England 2010 are dogged by familiar problems. The lack of a stomach for the big occasion is already much-discussed, but the rumblings of discontent from their camp since the Algeria game suggest that there is a nostalgia, among the players, for the less stringent leadership of Sven Goren Eriksson, and the power they themselves wielded back then.
This is a folly. If recent England sides have had a continuing flaw, it is that the players hold themselves in a higher regard than their actual abilities warrant.
Talk of a “golden generation” was always excessive, and as John Giles says, it is probable that the English players who impress consistently in the Premiership benefit from the presence of foreign players who provide guile and superior technique to compliment the more “English” qualities.
Perhaps technique has been coached out of their football. In England, there seems a disproportionate emphasis on hackneyed expressions like “giving 110%” and “getting in their faces”. The national side is quite often outplayed by comparatively unheralded nations.
Once the sense of unwarranted hype was acknowledged, the smart thing to do was employ a strict, respected tactician like Capello to guide a newly humbled set of players. A serene qualification campaign suggested the turning of a corner, but at the first sight of adversity in South Africa, the players have reverted back to their old self-importance, demanding that their thoughts and feelings be acknowledged.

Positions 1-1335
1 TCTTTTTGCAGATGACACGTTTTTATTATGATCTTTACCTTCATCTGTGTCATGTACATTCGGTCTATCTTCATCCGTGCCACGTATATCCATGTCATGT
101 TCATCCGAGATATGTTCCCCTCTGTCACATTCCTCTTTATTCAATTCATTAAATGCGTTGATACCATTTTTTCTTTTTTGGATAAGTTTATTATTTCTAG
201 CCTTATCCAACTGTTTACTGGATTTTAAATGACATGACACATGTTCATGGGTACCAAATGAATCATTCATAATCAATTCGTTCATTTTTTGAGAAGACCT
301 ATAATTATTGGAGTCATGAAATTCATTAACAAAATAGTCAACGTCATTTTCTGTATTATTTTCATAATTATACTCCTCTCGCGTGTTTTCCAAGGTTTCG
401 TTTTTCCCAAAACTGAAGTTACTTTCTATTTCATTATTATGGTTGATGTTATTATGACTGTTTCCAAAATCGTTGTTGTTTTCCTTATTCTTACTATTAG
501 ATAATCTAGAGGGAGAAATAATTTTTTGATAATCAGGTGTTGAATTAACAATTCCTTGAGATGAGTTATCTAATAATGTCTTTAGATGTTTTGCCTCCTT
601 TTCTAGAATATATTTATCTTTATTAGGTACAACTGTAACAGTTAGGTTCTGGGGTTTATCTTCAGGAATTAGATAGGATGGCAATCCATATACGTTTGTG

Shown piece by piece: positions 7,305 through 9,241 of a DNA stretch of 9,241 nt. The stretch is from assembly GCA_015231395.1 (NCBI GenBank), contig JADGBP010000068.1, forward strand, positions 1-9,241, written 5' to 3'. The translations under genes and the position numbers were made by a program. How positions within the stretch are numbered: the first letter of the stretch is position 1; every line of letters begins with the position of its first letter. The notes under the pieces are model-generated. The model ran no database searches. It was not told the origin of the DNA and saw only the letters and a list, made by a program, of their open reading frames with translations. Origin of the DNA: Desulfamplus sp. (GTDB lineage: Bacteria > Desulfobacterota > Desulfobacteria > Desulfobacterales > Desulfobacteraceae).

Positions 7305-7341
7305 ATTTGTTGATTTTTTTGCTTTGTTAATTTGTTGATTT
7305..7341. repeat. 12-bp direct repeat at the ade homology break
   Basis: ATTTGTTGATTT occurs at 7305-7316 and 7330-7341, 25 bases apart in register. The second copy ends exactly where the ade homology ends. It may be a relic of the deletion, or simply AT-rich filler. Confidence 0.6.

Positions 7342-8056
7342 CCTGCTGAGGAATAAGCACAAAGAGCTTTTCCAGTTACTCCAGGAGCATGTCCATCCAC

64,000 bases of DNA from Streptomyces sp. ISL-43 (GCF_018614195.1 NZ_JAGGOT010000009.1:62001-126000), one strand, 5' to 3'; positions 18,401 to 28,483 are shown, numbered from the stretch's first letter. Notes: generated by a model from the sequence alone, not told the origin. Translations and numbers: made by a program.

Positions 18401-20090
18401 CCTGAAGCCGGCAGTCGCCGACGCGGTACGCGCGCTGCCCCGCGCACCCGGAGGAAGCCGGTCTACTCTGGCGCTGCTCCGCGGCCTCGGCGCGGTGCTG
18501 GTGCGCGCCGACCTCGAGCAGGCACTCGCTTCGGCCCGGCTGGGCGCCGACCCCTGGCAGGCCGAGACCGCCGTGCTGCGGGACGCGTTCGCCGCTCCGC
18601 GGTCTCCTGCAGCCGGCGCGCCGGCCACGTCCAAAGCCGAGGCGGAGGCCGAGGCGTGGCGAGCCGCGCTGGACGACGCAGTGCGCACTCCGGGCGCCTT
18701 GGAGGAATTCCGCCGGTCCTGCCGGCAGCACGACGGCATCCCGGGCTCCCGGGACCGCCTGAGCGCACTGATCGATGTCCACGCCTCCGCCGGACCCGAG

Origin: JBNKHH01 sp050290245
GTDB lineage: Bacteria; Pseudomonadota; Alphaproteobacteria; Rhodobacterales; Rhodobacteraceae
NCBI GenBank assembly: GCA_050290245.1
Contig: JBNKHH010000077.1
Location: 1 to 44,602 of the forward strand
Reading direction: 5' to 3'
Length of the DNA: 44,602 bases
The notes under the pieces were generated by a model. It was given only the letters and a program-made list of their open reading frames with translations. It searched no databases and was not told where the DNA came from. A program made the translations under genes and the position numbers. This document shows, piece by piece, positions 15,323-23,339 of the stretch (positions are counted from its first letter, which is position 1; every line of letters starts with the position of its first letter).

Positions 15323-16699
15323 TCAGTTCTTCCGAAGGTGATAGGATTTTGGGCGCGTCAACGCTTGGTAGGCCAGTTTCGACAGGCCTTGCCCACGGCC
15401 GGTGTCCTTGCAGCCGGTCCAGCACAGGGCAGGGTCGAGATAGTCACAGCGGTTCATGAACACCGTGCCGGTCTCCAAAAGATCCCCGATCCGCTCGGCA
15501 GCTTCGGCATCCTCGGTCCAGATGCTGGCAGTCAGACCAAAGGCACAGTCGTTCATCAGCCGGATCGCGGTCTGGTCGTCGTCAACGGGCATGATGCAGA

Foremost in the collective mind of the anointed ones – Gerrard, Terry, Lampard, Rooney – is the necessary inclusion, as they see it, of Joe Cole. England have lacked guile and so it is natural that many clamour for the inclusion of the instinctively crafty Cole.
However, his stock has risen ridiculously on the back of a couple of passable performances in friendlies, after an injury-ravaged season at Chelsea that has culminated in his release on a free.
He could yet provide the spark that resurrects England’s World Cup campaign, but one can understand Capello’s wish to persevere with the players and the system who had until recently served him well, and the whole affair carries unwelcome echoes of the arrogance and undeserved swagger of the players during Eriksson’s reign.
Odhran Harrison is the editor of Moral Courage